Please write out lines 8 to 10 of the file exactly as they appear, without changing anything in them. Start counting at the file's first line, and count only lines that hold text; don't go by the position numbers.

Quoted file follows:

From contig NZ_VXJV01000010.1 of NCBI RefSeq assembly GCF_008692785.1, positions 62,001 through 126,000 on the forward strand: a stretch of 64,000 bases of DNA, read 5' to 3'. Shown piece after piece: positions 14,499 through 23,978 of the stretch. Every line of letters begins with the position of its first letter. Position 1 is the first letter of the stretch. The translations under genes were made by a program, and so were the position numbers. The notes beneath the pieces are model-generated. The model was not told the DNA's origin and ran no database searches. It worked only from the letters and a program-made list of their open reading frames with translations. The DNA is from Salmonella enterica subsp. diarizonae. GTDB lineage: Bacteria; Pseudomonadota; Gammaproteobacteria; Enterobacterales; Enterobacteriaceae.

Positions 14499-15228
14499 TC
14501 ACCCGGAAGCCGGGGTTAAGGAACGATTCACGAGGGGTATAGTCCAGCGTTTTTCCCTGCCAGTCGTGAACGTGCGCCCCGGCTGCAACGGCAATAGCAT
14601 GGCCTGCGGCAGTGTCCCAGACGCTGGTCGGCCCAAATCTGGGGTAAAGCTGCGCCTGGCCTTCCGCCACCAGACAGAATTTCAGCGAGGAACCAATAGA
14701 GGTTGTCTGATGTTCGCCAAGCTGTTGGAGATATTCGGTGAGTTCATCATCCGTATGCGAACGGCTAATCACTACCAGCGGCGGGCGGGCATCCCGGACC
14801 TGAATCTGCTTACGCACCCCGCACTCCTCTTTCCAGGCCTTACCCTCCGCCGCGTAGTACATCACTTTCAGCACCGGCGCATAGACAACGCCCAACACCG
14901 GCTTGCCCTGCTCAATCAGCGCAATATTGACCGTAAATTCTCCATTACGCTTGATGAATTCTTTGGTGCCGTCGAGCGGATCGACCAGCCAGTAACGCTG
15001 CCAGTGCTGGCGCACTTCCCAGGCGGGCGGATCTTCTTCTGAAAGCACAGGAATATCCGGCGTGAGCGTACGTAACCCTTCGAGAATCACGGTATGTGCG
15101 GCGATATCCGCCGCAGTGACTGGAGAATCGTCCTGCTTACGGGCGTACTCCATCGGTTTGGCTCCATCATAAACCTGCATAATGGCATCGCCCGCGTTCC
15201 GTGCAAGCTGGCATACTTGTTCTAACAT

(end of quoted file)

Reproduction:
14901 GCTTGCCCTGCTCAATCAGCGCAATATTGACCGTAAATTCTCCATTACGCTTGATGAATTCTTTGGTGCCGTCGAGCGGATCGACCAGCCAGTAACGCTG
15001 CCAGTGCTGGCGCACTTCCCAGGCGGGCGGATCTTCTTCTGAAAGCACAGGAATATCCGGCGTGAGCGTACGTAACCCTTCGAGAATCACGGTATGTGCG
15101 GCGATATCCGCCGCAGTGACTGGAGAATCGTCCTGCTTACGGGCGTACTCCATCGGTTTGGCTCCATCATAAACCTGCATAATGGCATCGCCCGCGTTCC